It's hardly surprising that CSV, which has been promoting volunteering since 1962, is another major player. Employee volunteering development manager Lesley Nicholls describes how the organisation operates: "Companies contact us, they register with us explaining what they want to do, and we find them up to six options. We do this by getting in touch with all the voluntary organisations we work with on a regular basis, and we're always looking for new ones.
"We're particularly keen to find small groups - everyone knows about Age Concern, but often it's the allotments, family centres and so on that need the help. They do need to be precise about what they want, but that's where our expertise comes in.
"We know roughly how much a team of 15 can do in a day, so we can help them scale it down or up. Then we visit the site and do a risk assessment, which is what the business is paying us to do. We make sure it's all facilitated and organised: everyone knows who is providing what, and what their different roles are.
"On the day itself, though, we encourage the company and the host organisation to work together and make contact. We don't want to be in the middle. And finally, we gather feedback from everyone and write a report for the company."
A day's work from a corporate away-day isn't as straightforward as receiving a cheque. It needs thought, planning and quite possibly a fair degree of compromise - this is essentially a partnership, and both sides need to get a lot out of it. Successful ones, though, bring a lot of benefits; both Hague and Nicholls say that companies quite often go back to the same charities again and again. And when that doesn't happen, the fact remains that the job's been done. Even if it's only a sploshy paint job, it's a tick on the staff's 'to-do' list and means they can get on with everything else that's competing for top priority.
BUILDING A SUCCESSFUL SCHEME
- Work out exactly what you need done. Anything which needs background training or police checks is not going to work. Physical projects with distinct tasks and roles work best. Set out exactly how this fits in with your wider work, and who will benefit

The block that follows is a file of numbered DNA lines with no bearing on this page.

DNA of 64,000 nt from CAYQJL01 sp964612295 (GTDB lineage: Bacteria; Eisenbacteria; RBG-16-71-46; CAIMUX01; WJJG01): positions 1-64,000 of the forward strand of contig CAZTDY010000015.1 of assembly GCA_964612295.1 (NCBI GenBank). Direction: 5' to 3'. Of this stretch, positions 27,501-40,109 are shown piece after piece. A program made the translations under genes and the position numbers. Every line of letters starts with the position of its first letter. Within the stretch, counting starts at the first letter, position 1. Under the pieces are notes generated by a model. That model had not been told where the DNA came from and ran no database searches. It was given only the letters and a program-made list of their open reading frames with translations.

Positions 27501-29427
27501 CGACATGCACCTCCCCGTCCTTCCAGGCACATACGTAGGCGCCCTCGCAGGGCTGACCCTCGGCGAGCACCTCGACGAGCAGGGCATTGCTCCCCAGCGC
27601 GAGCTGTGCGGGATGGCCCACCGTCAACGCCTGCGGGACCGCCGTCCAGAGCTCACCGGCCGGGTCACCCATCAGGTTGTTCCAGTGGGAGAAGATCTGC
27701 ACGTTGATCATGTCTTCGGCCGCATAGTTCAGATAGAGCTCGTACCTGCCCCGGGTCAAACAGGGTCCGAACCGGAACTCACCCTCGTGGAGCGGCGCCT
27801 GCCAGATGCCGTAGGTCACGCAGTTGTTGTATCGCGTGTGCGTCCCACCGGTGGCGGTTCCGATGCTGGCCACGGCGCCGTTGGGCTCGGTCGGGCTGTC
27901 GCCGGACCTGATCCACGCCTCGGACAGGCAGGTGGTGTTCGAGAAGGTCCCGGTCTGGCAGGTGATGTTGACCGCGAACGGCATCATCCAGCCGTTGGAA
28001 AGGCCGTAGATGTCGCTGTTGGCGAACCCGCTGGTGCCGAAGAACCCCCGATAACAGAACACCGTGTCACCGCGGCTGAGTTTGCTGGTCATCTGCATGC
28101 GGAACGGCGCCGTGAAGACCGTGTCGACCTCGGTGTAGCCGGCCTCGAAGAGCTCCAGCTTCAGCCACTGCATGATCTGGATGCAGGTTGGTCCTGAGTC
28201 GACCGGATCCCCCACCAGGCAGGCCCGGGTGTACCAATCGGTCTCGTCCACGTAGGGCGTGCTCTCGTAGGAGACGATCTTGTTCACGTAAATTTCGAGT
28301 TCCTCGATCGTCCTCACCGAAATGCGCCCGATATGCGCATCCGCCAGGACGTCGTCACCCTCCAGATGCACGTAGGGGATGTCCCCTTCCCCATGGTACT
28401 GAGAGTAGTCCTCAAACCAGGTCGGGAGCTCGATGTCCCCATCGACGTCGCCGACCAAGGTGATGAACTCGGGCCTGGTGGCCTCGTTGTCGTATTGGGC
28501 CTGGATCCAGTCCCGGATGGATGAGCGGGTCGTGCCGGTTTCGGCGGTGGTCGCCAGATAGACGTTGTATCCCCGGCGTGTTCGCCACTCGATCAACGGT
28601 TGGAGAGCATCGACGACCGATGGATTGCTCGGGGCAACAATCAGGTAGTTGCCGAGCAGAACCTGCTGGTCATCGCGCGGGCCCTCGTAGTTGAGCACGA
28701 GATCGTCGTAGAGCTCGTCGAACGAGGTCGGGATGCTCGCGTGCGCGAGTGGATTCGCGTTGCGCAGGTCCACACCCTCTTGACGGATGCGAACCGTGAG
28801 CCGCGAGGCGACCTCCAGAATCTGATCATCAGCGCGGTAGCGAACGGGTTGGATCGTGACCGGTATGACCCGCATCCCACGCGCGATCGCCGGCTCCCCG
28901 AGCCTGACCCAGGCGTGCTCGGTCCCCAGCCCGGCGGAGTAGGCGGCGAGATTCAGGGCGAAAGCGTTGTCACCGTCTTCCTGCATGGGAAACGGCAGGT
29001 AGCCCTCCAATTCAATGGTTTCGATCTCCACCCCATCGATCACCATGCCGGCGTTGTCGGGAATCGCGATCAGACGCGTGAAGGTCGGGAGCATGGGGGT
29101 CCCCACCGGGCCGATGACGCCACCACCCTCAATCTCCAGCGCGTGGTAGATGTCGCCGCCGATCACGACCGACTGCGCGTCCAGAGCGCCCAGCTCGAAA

- Ensure that everyone involved understands what will happen and what they need to do
- If you have no particular company in mind, consider approaching a broker.
Be clear about any businesses or types of business you would not work with
- Establish how much the materials will cost and who's paying for what.
ENSURE THEY ARRIVE WELL IN ADVANCE
- Get a risk assessment done, and tackle anything it recommends. Who is covering the insurance?
- Have a contingency plan in case any last-minute arrangements or deliveries go wrong
- Check the logistics of the day, like food and toilet facilities. Do you need to clear the premises of staff and service users, or can you work around each other? Who will provide first aid cover?
- Review the day afterwards - and remember to thank everyone who contributed
ONE DAY'S WORK NATIONAL GRID TRANSCO
National Grid Transco staff in Coventry spent a day transforming the garden for National Energy Action Coventry. The relationship was brokered by the Coventry branch of Cares, as Saran Jarvie, project co-ordinator for NEA Coventry, explains.
"NEA develops and promotes energy efficiency services to tackle the heating and insulation problems of low-income households, with the aim of eradicating fuel poverty. NEA Coventry is a local branch of the national charity; we run grass-roots projects, including advice work, from a small end-terrace house. We don't have much space - in the summer, we have queues of people trying to squish into one small corridor, with kids running up and down.
We do have a garden, but this is a deprived area and it was full of syringes and other rubbish.
"We approached Coventry Cares, and within a fortnight I heard back. We had an initial meeting with them and Transco, and from then on from our point of view it was very smooth - they turned up on the day in their work clothes with their tools and bags and gravel and just got on with turning a wasteland into a usable, safe environment. They cleared and gravelled it and made it low-maintenance; they put in plants, they whitewashed walls. Now it's clean, it's tidy, it's safe. It was spectacular - something we couldn't have hoped for and certainly couldn't have afforded." Team leader Trish Handsley, community relations officer for National Grid Transco, gives her perspective.
"We wanted to work with a community group where we could get our gas safety message to people who might be difficult to reach," she says. "This was a task we felt could do, and everyone was very keen to join in.
"Cares brokered a first meeting and then I visited with the Cares co-ordinator to do a thorough risk assessment. We found disposed needles, glass and so on - so we knew to take along gauntlets, and I ordered a skip and a disposal bin. Cares gave me a very useful 'team leader' pack.
I sorted out the different roles, and then we just got on with it.
"Everything went to plan. We knew what we were doing, what resources we needed, and because we could link the community challenge into our work, I could even earmark a small budget to cover materials. Everyone said how much they enjoyed it, and that there'd been a real feel-good factor about doing something in the community."